June 16, 2021
Project bridges science and culture for Stoney Nakoda youth
Something exciting is being built in the mountains west of Calgary: a bridge to bring together science and culture for First Nations youth.
The Bridging Science and Culture for Stoney Nakoda Youth project, headed by Dr. Edward Johnson, PhD, professor emeritus in the Faculty of Science, and Sue Arlidge of the Biogeoscience Institute (BGI), was recently awarded a National Science and Engineering Research Council (NSERC) PromoScience grant.
The aim of this project is to build upon existing relationships with the Wesley, Bearspaw and Chiniki bands and the Stoney Education Authority, to help address the Nation’s need for an accessible and culturally connected understanding of natural sciences. Johnson is an expert in the field of forest ecology, while Arlidge has worked with the BGI’s education programs for over two decades, and has experience teaching and leading youth in the community.
Johnson and Arlidge are joined by three Indigenous summer interns, Tessa Wolfleg, Savannah Poirier Hollander and Tessa Breaker, as well as BGI education leader Briana Van Den Bussche. Breaker recently completed her first year in the NITEP, Indigenous Teacher Education Program at the University of British Columbia. Poirier Hollander is a recent graduate of the Werklund School of Education, and previously worked with the Biogeoscience Institute as a school program leader, and a Program for Undergraduate Research Experience (PURE) student. Wolfleg is a current UCalgary student in the International Indigenous Relations undergraduate program, and worked with Poirier Hollander last year on a project to identify native plants and their traditional.
This year, Wolfleg is excited to join the PromoScience project as a part of the Indigenous Student Summer Program (ISSP), a collaboration between Community Futures Treaty 7, the Rupertsland Institute, and the University of Calgary.
"This project can build community and is important for keeping traditions alive, and to help students find meaning in school," says Wolfleg.
Although COVID-19 has significantly impacted how some of the project programming may look, the team is excited to be able to start providing socially distanced and virtual opportunities for youth to share land-based learning experiences with elders, knowledge keepers, and scientists to collectively broaden understandings of science and culture.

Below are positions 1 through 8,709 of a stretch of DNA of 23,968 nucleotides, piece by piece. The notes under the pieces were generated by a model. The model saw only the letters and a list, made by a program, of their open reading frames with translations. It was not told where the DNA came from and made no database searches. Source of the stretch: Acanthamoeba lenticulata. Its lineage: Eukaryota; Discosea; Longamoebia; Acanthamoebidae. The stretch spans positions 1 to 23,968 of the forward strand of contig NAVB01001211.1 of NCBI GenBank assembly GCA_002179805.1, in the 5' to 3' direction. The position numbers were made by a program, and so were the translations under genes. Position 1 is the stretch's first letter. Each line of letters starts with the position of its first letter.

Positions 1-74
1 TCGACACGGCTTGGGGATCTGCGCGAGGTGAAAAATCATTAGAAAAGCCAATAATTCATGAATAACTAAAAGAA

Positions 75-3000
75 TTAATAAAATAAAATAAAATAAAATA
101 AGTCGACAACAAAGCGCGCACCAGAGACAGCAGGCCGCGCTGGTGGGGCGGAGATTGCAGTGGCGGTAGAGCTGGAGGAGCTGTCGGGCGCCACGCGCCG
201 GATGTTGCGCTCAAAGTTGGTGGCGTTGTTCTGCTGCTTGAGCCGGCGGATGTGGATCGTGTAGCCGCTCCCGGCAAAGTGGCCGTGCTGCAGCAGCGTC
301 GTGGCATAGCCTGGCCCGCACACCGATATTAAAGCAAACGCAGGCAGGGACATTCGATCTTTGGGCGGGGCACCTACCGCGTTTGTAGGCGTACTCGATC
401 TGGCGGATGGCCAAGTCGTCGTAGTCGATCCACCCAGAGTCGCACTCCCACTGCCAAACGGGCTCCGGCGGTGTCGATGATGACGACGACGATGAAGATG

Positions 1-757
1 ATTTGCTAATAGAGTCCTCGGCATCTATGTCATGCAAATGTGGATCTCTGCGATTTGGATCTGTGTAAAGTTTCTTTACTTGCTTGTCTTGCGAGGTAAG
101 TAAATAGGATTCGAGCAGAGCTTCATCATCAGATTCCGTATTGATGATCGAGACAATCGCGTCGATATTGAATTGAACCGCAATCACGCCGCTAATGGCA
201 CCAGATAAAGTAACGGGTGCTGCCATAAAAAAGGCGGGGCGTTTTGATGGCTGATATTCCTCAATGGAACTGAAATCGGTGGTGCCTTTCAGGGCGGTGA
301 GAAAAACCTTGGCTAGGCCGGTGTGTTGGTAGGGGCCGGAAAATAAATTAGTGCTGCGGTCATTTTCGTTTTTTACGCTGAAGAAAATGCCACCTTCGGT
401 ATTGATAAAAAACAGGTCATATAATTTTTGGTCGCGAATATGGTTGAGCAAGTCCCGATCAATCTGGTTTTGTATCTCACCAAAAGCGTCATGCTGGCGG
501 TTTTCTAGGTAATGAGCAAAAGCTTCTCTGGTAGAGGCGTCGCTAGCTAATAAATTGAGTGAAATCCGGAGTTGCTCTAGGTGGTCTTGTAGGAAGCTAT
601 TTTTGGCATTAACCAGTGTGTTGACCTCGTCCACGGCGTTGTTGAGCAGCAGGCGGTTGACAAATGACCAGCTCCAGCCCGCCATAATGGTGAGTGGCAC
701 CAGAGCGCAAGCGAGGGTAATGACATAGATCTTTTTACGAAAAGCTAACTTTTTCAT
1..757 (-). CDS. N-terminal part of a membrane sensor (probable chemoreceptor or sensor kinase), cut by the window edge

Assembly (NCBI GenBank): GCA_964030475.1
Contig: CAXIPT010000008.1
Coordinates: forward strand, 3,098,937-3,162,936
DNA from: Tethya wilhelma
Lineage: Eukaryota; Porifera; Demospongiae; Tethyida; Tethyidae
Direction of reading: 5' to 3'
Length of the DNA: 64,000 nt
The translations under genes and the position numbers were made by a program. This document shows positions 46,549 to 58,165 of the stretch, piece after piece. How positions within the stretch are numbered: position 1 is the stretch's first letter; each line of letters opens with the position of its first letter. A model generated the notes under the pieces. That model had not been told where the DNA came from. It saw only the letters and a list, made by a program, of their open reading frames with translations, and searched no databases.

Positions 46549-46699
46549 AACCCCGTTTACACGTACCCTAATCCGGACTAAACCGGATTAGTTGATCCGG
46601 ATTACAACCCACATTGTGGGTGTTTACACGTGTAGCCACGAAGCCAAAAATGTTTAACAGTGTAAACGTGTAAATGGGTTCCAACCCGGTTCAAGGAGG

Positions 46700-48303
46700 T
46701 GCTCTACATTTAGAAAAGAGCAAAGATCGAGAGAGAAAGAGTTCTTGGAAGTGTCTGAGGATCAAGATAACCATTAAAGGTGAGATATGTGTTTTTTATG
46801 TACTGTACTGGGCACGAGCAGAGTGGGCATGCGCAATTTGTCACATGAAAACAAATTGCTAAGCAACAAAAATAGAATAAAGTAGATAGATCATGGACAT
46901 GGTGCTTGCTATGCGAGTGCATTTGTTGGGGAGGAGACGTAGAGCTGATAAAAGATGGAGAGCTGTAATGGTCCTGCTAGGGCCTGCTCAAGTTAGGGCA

Some of the initial projects that are taking shape include partnering with the Nakoda Youth Council to plan and facilitate a birding workshop, a Stoney language interpretive project, and fireside chats with elders, knowledge keepers and scientists. Inquiry and exploration projects are also underway with the Exshaw School.
This spring and summer, the focus is to build relationships and facilitate land-based experiences, which will lay the foundation to start bridging science and culture curriculum connections in the classroom in the fall. Overall, the project has four main goals:
- to increase literacy in science within a cultural context
- to help provide and develop Indigenous mentors and teachers who will work with students to promote careers and skills in science
- to create a greater learning community
- to explore STEM technologies
The project team hopes to be able to work toward these goals through a variety of partnerships and initiatives over multiple years to build community programs which will become self-sustaining.
"The ultimate goal of the project is to be able to work toward these goals with other community groups. We want to help build frameworks and create opportunities for programs where we can step back and let the community lead," says Sue Arlidge.
Bridging Science and Culture for Stoney Nakoda Youth is one of two UCalgary recipients of NSERC PromoScience funding. Dr. Mohammad Moshirpour, PhD, in the Schulich School of Engineering has also been awarded funding for his project Schulich Ignite: Empowering Canada's Youth through a Digital Literacy and Adaptive Learning Framework.